In the spring of 1994 my Open Systems Strategic and Market Planning Group began to look at what offerings might make sense for Amdahl based on this technology. At that time the media play was all on the Internet. Our view was that there were too many issues that needed to be solved, too much infrastructure that wasn't there yet, for the direct consumer Internet to be an immediate and sustained success. 

However, we noted that most large enterprises had the same problems inside their firewalls that the Internet/Web was designed to solve on a global basis. The security issues were less profound, and the base infrastructures were already in place. So we focused on intraenterprise uses. 

It also seemed obvious that the technology was not where the real challenge lay. The challenge was going to be how to manage the content and the effects on the organization. 

In late July of 1994, we asked IDC to run four focus groups, two on the east coast and two on the west coast, for us to look at potential customer reactions to the concept of employing web technology internally. In the group, we had started referring to the concept as an IntraNet, and as we were building the focus group scripts with IDC, one of the analysts asked if we had taken out a trademark on the term. 

This prompted us to do a search, and the term was available, we were the first to use it. For a number of reasons, we did not register the term as a trademark, although we did use it widely with customers, editors and analysts the last four months of 1994, starting with the 44 companies that participated in the focus groups. 

In the fall of 1994 we also started to build our methodology for introducing an Intranet into an enterprise. I wrote the first draft of a white paper on the subject in the fall, and a refined version went up on the Amdahl external web in early 1995. It can still be found there, along with two subsequent papers. 

In January of 1995 I approached the CIO at Amdahl and convinced her to sponsor an Intranet roll-out. We had been testing some of the ideas in my group and in the rest of the Open Systems organization, but this was the first test of our concepts on a large scale.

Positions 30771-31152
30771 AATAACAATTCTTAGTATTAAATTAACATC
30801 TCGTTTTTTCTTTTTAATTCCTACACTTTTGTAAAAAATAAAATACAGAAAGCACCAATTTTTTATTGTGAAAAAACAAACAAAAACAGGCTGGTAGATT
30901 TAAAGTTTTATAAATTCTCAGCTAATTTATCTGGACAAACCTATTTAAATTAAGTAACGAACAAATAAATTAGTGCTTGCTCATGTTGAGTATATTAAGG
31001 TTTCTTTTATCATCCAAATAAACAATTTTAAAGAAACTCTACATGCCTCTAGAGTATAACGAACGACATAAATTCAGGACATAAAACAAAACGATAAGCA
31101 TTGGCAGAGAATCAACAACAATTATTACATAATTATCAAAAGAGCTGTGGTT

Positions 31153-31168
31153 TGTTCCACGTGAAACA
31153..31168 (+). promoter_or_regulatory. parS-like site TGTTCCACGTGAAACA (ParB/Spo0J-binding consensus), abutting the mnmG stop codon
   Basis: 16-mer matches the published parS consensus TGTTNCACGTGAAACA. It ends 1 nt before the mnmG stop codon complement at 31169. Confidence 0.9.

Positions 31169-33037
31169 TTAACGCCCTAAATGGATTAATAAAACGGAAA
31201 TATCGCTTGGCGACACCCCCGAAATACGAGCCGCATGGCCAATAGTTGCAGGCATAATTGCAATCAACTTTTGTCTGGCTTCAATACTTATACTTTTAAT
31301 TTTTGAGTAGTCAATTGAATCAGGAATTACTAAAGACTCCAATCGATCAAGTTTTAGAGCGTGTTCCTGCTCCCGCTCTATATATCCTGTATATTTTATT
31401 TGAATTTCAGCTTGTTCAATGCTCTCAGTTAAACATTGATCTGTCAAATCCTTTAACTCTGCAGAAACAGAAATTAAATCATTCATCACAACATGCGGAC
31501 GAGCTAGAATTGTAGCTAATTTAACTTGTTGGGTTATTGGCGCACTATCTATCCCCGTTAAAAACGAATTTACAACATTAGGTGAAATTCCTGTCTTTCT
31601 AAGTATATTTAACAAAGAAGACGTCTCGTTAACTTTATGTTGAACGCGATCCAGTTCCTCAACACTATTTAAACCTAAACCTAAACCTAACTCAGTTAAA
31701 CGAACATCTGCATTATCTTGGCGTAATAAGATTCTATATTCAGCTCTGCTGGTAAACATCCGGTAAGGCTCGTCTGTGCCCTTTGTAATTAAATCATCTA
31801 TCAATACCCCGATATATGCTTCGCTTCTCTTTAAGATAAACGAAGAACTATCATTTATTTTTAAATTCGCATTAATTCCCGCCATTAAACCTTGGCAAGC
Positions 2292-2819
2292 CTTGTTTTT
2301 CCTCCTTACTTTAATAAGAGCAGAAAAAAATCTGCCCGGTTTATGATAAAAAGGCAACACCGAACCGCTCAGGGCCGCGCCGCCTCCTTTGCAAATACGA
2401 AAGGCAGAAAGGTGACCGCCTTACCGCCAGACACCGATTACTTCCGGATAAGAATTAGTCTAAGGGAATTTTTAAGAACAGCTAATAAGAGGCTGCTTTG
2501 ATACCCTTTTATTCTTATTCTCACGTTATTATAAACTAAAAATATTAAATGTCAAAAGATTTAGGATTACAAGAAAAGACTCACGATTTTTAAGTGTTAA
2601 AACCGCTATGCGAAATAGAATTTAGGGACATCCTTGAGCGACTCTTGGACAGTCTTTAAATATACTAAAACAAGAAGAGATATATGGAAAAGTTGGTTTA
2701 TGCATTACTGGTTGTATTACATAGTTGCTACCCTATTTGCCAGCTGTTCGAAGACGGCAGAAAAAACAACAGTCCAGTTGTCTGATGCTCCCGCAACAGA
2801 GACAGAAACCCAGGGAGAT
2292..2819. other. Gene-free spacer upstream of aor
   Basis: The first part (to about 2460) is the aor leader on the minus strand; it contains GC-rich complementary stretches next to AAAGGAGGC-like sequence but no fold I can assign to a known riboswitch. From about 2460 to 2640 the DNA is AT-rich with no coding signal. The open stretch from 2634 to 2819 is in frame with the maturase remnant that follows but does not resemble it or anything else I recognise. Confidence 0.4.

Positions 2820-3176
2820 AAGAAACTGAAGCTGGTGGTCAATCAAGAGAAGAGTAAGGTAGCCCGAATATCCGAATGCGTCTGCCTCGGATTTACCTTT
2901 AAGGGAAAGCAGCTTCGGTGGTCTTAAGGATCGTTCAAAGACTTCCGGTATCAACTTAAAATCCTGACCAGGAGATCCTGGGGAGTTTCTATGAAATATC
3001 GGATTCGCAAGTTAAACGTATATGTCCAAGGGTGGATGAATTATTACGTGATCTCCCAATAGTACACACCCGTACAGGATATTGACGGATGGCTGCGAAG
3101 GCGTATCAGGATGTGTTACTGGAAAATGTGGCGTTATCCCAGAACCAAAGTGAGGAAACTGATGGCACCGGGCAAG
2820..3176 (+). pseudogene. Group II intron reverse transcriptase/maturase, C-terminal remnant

Randy: Just like that? You founded a methodology, and then built your intranet? 

Steve: Yes, the issue was not the technology. The basic technical infrastructure already existed in our enterprise network. Because the technology was so easy to use, almost anyone in the organization could set themselves up as a web server. They already were connected to an IP network, and the software was cheap or free. The real issue was how do you manage this information. And by manage, I mean manage the "life cycle" of the content, just like we do information on paper. 

This was a fundamental paradigm shift for everyone, developers, publishers, authors and users. We immediately saw that this technology enabled a self-service, pull model, rather than the classical push model. Developers needed to provide authors and publishers with tools that enabled them to do for themselves what developers used to do for them. 

Authors and publishers needed to learn to publish without distributing. And, users needed to learn to be responsible for determining their real information requirements, and accessing information themselves, rather than relying on others to push a river of information (much of little immediate use) across their desks everyday. Of course the problem becomes, how do users find the information once they determine the need? 

Randy: What did you do when you discovered information overload problems? 

Steve: A pull model actually reduces information overload on the user's desk. And, the Intranet makes accessing the information easy, once you know it exists. The problem is knowing what exists and whether it is quality information or not. 

The solution here is in the concept of a broker. Brokers provide context for the mass of content out there. Brokers are focused on specific functions or audiences, and provide links and tools that help users efficiently find information in the context which the broker supports. We are familiar with brokers in many aspects of our everyday lives. For example, TV Guide is a broker for television shows.